It would be impossible for “Hamilton” the movie to replicate the experience of seeing one of the greatest of all musicals in a live theatrical setting, but the filmed version of the Broadway sensation makes for immersive, exhilarating, magnificent cinema, almost sure to thrill first-time viewers as well as diehard fanatics who have seen the stage production once or twice or a dozen times.
A little backstage info before we dive into the material itself. Per the New York Times, “Hamilton” the film was shot over a three-day period in June 2016, just before creator and star Lin-Manuel Miranda and other key performers were to depart the cast. Thomas Kail, who directed the stage production as well as this movie, placed some 100 microphones and installed nine cameras in the Richard Rodgers Theater, seven of which were hidden by drapes.
The movie we see comes across as a seamless, real-time capture of a single show, but it actually encapsulates two separate performances, as well as some sequences that were shot sans audience, with cameras onstage to capture close-ups and overhead shots. The technical wizardry is sensational, as is the lush and vibrant sound, the lighting and production design. A great-looking Broadway play has become a great-looking movie.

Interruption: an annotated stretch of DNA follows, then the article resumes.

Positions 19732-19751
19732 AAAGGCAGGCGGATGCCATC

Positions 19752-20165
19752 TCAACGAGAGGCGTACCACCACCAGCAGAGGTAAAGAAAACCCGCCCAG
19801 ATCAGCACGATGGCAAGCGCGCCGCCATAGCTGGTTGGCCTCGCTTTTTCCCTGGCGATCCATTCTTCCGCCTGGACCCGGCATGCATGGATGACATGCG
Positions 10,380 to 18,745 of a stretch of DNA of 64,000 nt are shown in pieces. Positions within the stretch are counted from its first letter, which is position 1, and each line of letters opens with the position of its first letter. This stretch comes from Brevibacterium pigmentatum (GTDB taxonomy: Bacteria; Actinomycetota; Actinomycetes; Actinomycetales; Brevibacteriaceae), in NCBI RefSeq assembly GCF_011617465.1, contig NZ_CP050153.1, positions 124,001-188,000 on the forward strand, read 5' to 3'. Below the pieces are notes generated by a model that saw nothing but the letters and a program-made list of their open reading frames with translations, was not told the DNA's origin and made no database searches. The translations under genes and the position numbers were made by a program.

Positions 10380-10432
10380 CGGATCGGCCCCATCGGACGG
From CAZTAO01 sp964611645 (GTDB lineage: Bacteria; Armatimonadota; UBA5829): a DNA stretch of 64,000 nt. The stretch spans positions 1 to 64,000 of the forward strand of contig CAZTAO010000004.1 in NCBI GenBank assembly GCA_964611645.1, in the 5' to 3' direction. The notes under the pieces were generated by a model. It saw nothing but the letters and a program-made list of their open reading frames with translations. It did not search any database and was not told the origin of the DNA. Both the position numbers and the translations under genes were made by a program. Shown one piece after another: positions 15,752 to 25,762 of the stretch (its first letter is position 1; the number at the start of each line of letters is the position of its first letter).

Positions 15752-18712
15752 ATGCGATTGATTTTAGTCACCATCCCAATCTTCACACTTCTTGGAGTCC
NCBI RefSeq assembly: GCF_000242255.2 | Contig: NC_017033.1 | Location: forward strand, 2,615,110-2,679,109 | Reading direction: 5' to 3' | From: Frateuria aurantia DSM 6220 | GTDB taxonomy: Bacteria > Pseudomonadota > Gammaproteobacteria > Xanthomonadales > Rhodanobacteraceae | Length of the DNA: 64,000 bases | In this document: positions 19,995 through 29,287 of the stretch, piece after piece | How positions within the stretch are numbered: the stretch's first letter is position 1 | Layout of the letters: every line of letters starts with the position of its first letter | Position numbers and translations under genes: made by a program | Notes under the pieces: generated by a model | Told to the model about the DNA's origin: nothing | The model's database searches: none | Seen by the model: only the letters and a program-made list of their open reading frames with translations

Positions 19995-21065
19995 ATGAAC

From the press box
New Cubs manager Davis Ross doesn’t care whether there’s an asterisk over the World Series title awarded for an abbreviated 2020 season.
“If they’re passing out a trophy, I want it,” Ross said yesterday in a Zoom call with reporters. “If they’re handing out rings and we’re all starting from the same point, I don’t care if it’s a five-game season.“
The White Sox, meanwhile, have an interesting plan to make their own championship pursuit: A potential seven-man rotation to handle the unusual 60-game schedule.
Your daily question ☕
We’ve been looking back at Carl Reiner’s long career in entertainment today, so we want to know: What’s your favorite movie or TV show that he wrote, directed, produced or starred in, and why?
Reply to this email (please include your first name and where you live) and we might include your answer in the next Afternoon Edition.
Yesterday, we asked you if you thought Chicago’s minimum wage increase this week, from $13 up to $14, was a sufficient hike. Here’s what some of you said…
“We know it’s not enough, our landlords know it’s not enough, the daycares and schools know it’s not enough, the bank knows it’s not enough. No it’s not enough. Look at the average cost of a studio in Chicago, any zip code. It’s not enough.” — Kate Dwyer
“Minimum wage is beginning wage. The amount you earn while you are learning the job. And then with experience [comes] a raise or can move to a job/company that pay more for your experience. A minimum wage job is not meant to afford you the same benefits as a person whose minimum is $100 based on their education/experience.” — Sarai Jackson
“No. If the minimum wage had increased at the same rate as executive pay, it would be at least $20/hour by now.” — Brad Cook
“In Chicago you need to show 3x the rent in gross monthly income to qualify for an apartment. There are no one beds under $746 a month.” — Sam (@saminchitown)